Sadly I came to reading quite late - I needed glasses and I was ten before my parents realised - its good to have someone else to blame. I learned to read OK but I just never saw the point outside comics of course. In the study of English and many other subjects you have to read and I did what I had to do. I was 18 before I realised what I was missing in not reading a book just for itself. For some reason I picked up Moby Dick. The story was exciting but the writing style was a bit old-fashioned. I persevered and that grew into a strong passion for the classics especially Dickens, Jane Austen, Tolstoy and many others. Another secret - I read two main types of books Classic and really good Novels punctuated by Crime Fiction - A Literary sandwich. Ian Rankin or Michael Connolly give me great pleasure - so my 100 best books will have a smattering of Crime. However as I have read more classics the place crime books play in my life has shrunk but I still enjoy the sandwich.
As I have progressed through the classics I have found a new objective - to try to see if there is at least one great novel from each year from the early 19th Century to today. I have made an important discovery on my journey. There are more than 100 novels that you should read before you die. Eureka! well not really - anyone will tell you that. But how many are there? I don't know - but I will let you know. On this page I have a listing of the 'Classics' I have read so far 119 with a list of 23 more to read. I suspect that the list is much longer and in this case its the journey that's important I suspect not the arrival.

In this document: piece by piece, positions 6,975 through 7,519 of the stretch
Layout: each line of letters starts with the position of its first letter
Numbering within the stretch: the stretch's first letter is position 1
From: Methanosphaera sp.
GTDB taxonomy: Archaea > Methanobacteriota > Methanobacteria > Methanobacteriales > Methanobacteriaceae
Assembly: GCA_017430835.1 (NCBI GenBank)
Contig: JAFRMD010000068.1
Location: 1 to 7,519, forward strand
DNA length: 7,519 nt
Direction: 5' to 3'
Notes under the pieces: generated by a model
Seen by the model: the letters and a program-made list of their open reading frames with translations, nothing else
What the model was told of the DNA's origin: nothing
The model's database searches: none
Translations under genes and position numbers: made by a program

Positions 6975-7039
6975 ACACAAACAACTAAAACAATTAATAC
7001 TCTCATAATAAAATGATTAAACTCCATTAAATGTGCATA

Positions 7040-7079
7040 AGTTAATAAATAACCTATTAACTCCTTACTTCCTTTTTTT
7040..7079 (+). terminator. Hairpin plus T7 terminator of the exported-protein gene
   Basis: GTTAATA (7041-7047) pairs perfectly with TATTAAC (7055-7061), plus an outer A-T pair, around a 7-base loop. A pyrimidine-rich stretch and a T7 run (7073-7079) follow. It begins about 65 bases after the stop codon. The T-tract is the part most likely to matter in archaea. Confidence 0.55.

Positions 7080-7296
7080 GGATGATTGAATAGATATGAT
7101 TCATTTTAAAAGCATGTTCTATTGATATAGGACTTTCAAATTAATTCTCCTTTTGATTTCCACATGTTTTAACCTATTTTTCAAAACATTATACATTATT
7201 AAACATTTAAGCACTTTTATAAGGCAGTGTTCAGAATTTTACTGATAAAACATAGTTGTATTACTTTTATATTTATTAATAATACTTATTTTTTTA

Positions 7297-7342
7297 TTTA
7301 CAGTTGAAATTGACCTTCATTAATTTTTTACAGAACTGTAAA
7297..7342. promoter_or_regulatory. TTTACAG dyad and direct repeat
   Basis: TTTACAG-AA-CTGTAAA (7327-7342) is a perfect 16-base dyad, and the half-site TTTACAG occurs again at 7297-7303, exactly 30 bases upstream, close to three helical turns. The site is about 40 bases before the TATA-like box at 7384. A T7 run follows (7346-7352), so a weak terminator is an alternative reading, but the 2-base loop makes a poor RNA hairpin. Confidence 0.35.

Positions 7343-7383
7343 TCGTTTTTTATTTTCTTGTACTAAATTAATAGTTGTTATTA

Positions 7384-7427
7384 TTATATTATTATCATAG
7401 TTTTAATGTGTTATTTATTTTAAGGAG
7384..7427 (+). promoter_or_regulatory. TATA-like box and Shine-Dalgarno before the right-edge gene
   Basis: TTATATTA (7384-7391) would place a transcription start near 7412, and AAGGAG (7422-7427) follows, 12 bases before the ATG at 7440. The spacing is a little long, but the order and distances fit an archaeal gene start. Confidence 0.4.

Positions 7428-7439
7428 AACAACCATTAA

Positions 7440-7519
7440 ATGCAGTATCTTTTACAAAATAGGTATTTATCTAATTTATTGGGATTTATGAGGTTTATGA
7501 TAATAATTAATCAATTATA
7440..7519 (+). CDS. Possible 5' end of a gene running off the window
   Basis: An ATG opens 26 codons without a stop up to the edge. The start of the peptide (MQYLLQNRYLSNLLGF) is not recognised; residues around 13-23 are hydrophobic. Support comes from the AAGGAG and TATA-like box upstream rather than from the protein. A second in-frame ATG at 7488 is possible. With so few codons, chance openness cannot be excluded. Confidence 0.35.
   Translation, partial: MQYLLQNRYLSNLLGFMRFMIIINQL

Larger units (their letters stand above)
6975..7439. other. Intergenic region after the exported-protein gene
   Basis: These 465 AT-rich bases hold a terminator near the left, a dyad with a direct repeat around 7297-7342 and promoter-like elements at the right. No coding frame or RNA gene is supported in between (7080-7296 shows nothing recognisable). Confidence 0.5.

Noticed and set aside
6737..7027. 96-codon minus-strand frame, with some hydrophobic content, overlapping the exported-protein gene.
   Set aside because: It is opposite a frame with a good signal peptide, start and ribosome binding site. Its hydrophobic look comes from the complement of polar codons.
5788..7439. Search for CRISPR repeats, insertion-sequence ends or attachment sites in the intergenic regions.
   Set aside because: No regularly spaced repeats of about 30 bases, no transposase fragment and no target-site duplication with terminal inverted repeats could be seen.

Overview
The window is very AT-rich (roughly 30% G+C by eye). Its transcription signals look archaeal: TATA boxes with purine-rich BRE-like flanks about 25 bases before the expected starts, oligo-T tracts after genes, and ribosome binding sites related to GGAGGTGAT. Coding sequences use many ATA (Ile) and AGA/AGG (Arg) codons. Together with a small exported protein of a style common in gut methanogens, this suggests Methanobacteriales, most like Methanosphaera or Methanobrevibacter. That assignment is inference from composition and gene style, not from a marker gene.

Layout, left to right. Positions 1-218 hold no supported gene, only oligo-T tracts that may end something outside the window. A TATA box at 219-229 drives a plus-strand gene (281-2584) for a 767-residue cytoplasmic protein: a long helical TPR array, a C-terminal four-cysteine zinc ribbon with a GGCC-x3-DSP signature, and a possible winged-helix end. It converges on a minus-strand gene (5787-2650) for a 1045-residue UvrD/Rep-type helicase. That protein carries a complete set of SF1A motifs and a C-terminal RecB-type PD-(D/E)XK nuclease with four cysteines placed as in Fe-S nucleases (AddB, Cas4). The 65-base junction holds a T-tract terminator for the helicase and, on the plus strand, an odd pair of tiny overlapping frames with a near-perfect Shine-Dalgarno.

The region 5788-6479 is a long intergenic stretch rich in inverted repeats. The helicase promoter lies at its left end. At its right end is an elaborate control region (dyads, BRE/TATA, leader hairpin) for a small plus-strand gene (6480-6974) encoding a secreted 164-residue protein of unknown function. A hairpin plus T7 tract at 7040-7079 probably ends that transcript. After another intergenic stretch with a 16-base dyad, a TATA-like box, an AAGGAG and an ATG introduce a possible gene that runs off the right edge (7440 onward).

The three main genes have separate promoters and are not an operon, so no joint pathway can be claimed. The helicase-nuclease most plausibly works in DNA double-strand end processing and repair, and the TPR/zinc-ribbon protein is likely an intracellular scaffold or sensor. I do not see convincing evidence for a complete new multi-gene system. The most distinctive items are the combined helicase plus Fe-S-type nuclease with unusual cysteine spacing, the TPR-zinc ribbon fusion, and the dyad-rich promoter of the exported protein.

Can you List the 100 Novels to read before you Die?
Is it right to make a list of the Novels you must read before you die
Here are my '100'
I started this journey determined that I would find the 100 classic novels that make up one of the pillars of our culture. I was prepared that I would have to sacrifice some of my favourite books from the list for the sake of purity. As I got to 100 books in my list I made a vital discovery - there are far more than 100 novels that we should read before we die if we are to have a full and true human experience - So all Limits are off. Some people may think there is too much Dickens or some other authors in the list but the books are here because they are classics and all of them tell us something important. I would love your comments on this - how many have you read and what books would you recommend for the list. Please help me in the search for more recent Classics